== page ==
Mia Love is black, Mormon, Republican and blowing people’s minds

Mia Love is already getting more attention than most of her newly elected congressional colleagues. She is Haitian American, a woman, daughter of immigrants, Mormon, Republican and from Utah, all things that she seems eager to boast about, except when she isn’t, as those who contrasted her post-election speech with a subsequent CNN interview noted. But her own confusion about when to tout her history-making achievement and when to downplay it is more than matched with the contortions of others who are trying to figure her out.


Is Jill Abramson right about it being harder to retain women journalists of color than to recruit them?

“Promoting women of color has always been important to me. But promotion also has a retention challenge,” Abramson said last week at the Journalism & Women Symposium (JAWS) conference in Palm Springs, California. “I brought in some fantastic women of color to the Times. One of them is Lynette Clemetson who’s still a great friend of mine. But she left the Times to start theRoot. The competition for the talent is keen.”

After being fired and replaced by her deputy, Dean Baquet, in May, Abramson has continuously expressed pride in the number of women she hired and promoted at the Times during her tenure. She repeated the refrain at the JAWS conference, but ducked a question asked by The Washington Post’s She The People blogger Mary Curtis: In a nutshell, Curtis wanted to know whether Abramson really meant that she was proud of hiring and promoting white women.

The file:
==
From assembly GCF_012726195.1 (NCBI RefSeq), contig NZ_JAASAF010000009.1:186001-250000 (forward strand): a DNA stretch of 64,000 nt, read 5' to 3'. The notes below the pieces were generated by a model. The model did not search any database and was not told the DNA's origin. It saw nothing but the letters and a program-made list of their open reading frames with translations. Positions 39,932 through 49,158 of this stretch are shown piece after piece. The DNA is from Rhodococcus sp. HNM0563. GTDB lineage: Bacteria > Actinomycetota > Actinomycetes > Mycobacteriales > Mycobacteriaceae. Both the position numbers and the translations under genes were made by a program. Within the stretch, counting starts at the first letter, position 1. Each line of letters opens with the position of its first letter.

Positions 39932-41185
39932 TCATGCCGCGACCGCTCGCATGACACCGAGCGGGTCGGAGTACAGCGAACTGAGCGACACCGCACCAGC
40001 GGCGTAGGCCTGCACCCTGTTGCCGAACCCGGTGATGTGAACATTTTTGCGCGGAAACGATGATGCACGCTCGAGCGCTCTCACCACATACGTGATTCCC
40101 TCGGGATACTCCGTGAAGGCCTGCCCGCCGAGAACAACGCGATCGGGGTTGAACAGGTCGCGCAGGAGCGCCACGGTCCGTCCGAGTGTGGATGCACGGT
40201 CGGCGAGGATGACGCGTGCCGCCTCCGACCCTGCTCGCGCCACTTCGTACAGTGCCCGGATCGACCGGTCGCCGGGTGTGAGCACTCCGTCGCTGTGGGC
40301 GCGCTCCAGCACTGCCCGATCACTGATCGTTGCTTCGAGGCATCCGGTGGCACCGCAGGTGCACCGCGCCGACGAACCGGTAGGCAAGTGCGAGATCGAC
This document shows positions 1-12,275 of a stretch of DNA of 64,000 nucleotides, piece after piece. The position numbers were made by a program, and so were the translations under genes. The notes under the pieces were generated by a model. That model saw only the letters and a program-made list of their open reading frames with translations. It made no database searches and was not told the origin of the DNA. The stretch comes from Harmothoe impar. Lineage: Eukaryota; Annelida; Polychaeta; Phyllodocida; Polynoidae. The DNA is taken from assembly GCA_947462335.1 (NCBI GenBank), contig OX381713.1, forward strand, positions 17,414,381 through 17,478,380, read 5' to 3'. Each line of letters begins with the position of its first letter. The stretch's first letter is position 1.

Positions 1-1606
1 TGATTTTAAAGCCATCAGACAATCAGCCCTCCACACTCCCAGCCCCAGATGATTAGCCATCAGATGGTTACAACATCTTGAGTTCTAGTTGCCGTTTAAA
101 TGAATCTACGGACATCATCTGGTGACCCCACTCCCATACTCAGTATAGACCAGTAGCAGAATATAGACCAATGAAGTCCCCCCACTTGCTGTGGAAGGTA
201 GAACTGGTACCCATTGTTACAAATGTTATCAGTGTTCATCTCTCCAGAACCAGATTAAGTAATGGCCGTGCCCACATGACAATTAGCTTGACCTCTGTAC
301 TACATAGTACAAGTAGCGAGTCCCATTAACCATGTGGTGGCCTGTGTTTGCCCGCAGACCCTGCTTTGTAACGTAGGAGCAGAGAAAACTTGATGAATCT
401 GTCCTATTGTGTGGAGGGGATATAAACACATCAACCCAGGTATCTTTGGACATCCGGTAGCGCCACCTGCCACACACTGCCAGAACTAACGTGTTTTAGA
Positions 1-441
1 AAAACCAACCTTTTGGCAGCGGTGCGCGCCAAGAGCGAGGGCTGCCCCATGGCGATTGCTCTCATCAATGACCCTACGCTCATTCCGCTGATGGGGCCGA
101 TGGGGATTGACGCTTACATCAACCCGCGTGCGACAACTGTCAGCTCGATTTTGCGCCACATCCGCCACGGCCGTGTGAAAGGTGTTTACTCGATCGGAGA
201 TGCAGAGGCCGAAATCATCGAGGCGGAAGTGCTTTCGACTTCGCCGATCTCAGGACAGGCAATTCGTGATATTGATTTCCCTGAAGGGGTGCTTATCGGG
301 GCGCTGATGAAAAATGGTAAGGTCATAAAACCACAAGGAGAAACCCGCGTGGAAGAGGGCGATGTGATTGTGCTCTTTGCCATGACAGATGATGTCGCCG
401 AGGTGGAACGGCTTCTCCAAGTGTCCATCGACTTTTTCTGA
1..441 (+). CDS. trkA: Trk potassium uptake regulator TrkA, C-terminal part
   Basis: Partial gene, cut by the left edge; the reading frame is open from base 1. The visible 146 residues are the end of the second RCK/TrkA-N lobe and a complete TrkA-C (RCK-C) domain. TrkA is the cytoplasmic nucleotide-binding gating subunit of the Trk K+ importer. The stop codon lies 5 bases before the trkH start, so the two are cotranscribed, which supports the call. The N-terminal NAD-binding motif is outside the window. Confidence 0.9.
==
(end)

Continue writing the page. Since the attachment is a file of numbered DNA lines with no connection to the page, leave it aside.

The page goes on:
For Democrats, ‘war on women’ message fails to motivate enough voters

CHARLOTTE– What were midterm voters feeling? That would be concern about jobs and the economy and anxiety over Islamic terrorism and the Ebola virus creeping over American borders. A Democratic “war on women” message that helped Terry McAuliffe become Virginia’s governor in 2013 did not gain much traction with a 2014 electorate in a foul mood and ready to blame it on President Obama and a gridlocked Congress.

The gender gap was not wide enough to save Sen. Mark Udall in Colorado, Bruce Braley in Iowa or incumbent Sen. Kay Hagan in North Carolina. Astute and well-financed campaigns honed a Republican message that worked spectacularly. And women who did show up at the polls let it be known that they hardly walk in gender lockstep on issues of education, the economy and abortion and choice.

Election results: What’s next?

CHARLOTTE, N.C. — Thom Tillis won North Carolina’s  U.S. Senate race against incumbent Kay Hagan, helping republicans claim a majority in Washington. President Obama is meeting with both parties Friday at the White House to discuss what happens next. Our WCCB Political Contributor, Mary C. Curtis, says Kay Hagan has a lot to overcome. She also says voters expressed that they want to see their government in control.

Election Night: 2014

Mary C. Curtis on how voting laws might affect midterms.